Proudly derivative, Bangkok Dangerous tries to mainline a speedball cocktail of John Woo and Wong Kar-wai but just misses the vein. This addled, rattled hitman saga boasts the imprimatur of producing juggernaut Nonzee Nimibutr, a leading light of the insurgent Thai film renaissance, but the pedigree is pure Hong Kong—writer-director-editors Oxide and Danny Pang are twin HK transplants with a near comical film-stock fetish, a fondness for pooling blood, and a recklessly kinetic sense of time. The brothers stretch, split, and rearrange fleeting moments until they ricochet like wayward bullets: A backroom shootout’s prelude, execution, and aftermath are shuffled like a deck of cards; a brutal rape on a nightclub floor is spliced by strobes and blackouts to the point of stark abstraction.
The hyperactive Pangs essentialize Bangkok as a pan-and-smear of fluorescent street scenes, red-light discos, and grimy rented rooms, all blaring with hard techno. Jittery and nocturnal, the city bears a striking resemblance to the fish-eyed urban corridors of Wong’s Fallen Angels, what with a deaf-mute antihero, Kong (Pawalit Mongkolpisit), whose character dovetails Angels‘ impassive gun-for-hire with its speechless holy fool, and a chain-smoking queen minx, Aom (Patharawarin Timkul), who wears Michelle Reis’s shag haircut and delivers a Wongian voice-over (a device that the movie soon abandons). Closing out the film’s central triangle is Joe (Pisek Intrakanchit), boyfriend to Aom and—as we see in a training-sequence flashback straight outta Rocky—mentor to the sad-eyed, faintly feral Kong. Once a scarred, lecherous gangster begins leering after Aom, and Kong initiates a tentative romance with an angelic drugstore clerk (they pass much of their first date scrawling notes to each other all over Kong’s skinny arms), business swiftly becomes personal.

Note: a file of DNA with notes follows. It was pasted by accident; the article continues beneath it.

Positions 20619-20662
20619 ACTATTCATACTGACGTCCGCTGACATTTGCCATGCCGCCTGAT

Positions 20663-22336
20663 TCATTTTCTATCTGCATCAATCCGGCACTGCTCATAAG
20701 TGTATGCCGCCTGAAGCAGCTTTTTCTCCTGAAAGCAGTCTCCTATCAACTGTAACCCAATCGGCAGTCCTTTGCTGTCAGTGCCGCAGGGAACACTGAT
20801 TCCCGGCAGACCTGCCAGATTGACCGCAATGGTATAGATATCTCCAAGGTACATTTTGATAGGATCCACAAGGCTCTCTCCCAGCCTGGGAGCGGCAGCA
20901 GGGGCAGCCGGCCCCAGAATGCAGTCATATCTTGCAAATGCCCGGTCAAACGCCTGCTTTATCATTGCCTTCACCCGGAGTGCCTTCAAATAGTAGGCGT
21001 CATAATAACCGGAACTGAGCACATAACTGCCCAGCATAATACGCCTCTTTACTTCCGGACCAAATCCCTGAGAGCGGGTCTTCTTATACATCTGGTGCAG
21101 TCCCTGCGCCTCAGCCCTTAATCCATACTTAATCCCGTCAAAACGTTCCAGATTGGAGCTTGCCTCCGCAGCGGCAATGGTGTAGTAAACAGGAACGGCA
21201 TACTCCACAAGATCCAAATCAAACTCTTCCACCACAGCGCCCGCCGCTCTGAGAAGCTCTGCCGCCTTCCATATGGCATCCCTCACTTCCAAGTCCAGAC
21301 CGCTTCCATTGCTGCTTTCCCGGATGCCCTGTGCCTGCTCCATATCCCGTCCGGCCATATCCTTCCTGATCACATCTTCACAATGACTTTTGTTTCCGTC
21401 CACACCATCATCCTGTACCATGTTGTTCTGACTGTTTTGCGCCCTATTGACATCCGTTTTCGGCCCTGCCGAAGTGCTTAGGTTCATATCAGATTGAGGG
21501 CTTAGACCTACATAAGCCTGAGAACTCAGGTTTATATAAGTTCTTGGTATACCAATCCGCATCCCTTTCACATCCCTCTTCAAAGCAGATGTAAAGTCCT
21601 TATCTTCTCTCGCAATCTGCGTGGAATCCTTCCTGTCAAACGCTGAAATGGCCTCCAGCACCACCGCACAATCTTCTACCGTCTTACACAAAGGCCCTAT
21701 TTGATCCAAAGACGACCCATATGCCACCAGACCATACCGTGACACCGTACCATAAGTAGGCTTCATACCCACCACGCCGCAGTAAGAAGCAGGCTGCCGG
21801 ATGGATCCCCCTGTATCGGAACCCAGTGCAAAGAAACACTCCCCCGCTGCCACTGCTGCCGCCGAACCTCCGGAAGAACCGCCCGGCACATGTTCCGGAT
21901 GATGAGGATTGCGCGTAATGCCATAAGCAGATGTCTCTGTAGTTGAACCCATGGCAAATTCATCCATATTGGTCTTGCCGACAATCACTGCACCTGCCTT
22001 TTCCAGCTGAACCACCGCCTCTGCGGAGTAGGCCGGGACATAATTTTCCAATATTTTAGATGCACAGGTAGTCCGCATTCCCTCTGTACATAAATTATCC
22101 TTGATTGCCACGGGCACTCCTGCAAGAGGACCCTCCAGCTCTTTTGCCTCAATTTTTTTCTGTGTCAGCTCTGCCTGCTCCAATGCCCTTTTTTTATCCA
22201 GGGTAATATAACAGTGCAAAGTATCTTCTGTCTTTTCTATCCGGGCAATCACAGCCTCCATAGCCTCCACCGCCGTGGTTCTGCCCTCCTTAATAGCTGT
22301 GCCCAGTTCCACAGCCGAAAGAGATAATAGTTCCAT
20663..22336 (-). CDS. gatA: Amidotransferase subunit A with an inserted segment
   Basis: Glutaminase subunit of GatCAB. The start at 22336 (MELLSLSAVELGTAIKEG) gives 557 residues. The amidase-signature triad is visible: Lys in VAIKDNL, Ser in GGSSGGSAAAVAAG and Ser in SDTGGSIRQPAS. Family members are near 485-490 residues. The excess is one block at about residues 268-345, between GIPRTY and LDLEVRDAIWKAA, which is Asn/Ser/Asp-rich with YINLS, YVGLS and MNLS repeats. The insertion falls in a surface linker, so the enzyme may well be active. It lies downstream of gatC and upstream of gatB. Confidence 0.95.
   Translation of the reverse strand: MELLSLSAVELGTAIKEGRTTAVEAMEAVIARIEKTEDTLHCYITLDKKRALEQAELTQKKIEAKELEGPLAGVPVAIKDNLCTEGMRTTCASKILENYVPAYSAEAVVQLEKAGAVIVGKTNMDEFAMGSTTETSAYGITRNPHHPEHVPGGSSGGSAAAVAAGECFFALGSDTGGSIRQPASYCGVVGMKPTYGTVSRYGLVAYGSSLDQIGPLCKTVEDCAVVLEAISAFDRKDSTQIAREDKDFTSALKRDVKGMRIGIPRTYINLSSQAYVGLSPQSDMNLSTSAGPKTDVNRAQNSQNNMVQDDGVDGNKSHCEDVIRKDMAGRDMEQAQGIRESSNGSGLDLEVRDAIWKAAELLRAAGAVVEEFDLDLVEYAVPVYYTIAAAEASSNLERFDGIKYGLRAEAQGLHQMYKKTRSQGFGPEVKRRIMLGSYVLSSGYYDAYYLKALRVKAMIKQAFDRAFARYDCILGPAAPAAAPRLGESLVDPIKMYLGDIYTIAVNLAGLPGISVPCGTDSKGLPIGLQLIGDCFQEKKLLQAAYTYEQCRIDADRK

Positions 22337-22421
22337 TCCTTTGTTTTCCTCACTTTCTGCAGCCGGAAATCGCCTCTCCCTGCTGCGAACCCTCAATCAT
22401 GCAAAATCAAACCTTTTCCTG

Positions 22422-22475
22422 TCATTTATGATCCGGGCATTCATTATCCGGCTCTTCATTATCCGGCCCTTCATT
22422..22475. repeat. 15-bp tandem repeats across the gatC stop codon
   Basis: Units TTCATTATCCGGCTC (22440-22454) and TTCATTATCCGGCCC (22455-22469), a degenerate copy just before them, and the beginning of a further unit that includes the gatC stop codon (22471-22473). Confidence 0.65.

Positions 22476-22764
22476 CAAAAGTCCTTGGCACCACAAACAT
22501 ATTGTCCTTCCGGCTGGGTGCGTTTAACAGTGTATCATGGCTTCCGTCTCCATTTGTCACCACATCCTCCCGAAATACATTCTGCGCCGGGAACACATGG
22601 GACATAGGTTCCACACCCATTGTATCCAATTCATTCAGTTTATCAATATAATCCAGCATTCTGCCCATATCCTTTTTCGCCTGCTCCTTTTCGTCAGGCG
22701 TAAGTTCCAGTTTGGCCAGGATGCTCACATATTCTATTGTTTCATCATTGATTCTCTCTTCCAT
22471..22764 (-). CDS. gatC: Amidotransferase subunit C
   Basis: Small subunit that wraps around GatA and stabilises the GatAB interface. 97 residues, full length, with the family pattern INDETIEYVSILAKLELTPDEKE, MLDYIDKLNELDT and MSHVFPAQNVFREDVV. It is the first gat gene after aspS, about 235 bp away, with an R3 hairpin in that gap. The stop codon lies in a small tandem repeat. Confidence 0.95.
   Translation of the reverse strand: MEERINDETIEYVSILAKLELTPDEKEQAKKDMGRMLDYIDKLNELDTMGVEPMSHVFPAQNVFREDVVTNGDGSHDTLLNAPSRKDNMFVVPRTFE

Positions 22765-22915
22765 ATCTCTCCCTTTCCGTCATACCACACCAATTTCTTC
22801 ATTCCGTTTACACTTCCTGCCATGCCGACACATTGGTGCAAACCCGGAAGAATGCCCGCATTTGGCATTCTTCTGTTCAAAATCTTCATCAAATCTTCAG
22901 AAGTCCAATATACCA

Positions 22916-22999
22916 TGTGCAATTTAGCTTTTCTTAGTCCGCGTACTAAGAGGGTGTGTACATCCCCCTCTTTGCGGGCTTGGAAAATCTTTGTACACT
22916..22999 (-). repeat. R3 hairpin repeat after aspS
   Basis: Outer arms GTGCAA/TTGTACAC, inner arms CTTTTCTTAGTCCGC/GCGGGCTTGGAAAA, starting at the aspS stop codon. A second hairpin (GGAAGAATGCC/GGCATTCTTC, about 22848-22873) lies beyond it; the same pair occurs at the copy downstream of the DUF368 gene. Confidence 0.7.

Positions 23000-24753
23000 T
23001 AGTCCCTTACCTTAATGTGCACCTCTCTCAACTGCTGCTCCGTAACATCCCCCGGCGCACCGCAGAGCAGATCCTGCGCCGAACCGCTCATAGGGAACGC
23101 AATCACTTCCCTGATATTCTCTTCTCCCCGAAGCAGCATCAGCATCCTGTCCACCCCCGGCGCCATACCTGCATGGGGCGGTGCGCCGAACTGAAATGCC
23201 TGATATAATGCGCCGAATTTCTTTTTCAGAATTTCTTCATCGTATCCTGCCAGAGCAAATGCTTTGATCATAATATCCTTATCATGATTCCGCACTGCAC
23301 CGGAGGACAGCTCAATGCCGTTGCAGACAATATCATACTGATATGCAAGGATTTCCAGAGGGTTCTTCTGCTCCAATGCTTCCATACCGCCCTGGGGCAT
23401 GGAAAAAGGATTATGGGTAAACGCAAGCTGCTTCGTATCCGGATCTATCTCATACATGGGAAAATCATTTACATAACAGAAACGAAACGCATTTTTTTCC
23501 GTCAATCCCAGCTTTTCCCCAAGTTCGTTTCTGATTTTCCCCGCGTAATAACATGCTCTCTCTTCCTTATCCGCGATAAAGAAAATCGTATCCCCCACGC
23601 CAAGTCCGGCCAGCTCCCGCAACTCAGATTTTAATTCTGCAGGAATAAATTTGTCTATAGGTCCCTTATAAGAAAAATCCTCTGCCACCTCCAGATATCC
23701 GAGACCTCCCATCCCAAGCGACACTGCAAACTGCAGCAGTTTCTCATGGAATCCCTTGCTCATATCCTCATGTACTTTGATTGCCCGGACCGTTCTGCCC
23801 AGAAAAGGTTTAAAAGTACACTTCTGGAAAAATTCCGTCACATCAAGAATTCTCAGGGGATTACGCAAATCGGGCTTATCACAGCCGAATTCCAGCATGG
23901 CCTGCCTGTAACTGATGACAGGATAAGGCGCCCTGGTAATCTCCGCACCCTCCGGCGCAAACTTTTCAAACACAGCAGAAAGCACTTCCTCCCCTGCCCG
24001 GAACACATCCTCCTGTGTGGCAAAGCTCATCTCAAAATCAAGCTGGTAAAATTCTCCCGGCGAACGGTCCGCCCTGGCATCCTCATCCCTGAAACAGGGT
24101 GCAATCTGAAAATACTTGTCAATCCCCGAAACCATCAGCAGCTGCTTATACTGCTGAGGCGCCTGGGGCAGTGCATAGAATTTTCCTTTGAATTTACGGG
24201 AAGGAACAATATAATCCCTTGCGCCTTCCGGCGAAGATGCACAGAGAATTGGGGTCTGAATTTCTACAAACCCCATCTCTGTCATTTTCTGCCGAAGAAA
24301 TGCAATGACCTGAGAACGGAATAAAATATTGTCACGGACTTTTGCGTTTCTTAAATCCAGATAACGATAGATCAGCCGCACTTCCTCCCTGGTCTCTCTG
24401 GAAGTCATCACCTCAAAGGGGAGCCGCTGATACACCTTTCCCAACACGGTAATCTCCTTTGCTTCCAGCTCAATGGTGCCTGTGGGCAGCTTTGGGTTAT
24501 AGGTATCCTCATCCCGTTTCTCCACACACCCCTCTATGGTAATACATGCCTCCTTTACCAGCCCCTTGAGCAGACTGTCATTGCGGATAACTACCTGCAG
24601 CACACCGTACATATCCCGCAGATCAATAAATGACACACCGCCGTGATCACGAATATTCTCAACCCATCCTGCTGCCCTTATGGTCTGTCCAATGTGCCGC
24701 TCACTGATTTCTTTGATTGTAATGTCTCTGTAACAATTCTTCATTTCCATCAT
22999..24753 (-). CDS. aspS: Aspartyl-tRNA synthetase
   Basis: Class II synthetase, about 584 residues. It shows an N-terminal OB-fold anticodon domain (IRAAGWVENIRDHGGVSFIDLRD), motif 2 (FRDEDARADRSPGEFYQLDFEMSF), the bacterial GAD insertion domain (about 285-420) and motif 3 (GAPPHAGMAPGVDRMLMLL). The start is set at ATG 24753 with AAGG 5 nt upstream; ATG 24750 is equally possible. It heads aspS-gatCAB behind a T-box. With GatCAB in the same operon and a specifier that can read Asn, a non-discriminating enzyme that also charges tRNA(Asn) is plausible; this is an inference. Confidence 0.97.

The movie brims with nostalgic montages of scenes that have happened only moments before, and doesn’t stint on mawkish kid stuff: A formative humiliation in Kong’s childhood is rendered as a time-battered home movie, ending on a freeze-frame and a moaning harmonica. Like Woo, the Pangs are trigger-happy sentimentalists (and crackerjack action editors); unlike Hard Boiled or The Killer, though, Bangkok Dangerous offers neither leavening slapstick humor nor transcendentally ridiculous pretenses toward grand opera as its body count and vengeance quotient steadily mount. The movie is a technical marvel from its lysergic cinematography (by Decha Srimantra) to its pulsing-vessel sound design, but it has no identity apart from its influences, however dazzlingly they’re deployed.
In the second scene of Sidewalks of New York, the intact twin towers loom behind writer-director-star Edward Burns’s shoulder while his character blathers about losing his virginity. A bit later, doltish doorman Benjamin (David Krumholtz) sputters about intimacy while wearing a Rockaway Township T-shirt (it’s in Jersey, but still). The movie’s conscience, shrill real estate agent Annie (Heather Graham), stands on a Manhattan street and muses ruefully, “We live in such a cushy society—no real threats, no real problems.” And then there’s the WTC again, shimmering in the distance.
The homosocial fantasy realm of the Amerindie romantic comedy—populated by smarmy white professionals stamping their feet and flailing their arms until destiny’s waiter arrives with a neat platter of uncomplicated lifelong love—has always survived by a stubborn refusal to acknowledge the world outside its window. In Sidewalks, an ensemble round-robin including a pixieish college student (Brittany Murphy), a wary divorcée (Rosario Dawson), and an insufferable dentist cur (Stanley Tucci), the genre achieves inadvertent pathos via its own obscene irrelevance. Along with the disaster-porn blockbuster, this brand of rom-com has perhaps reached its sell-by date—you can read it in the skyline.
This article from the Village Voice Archive was posted on November 20, 2001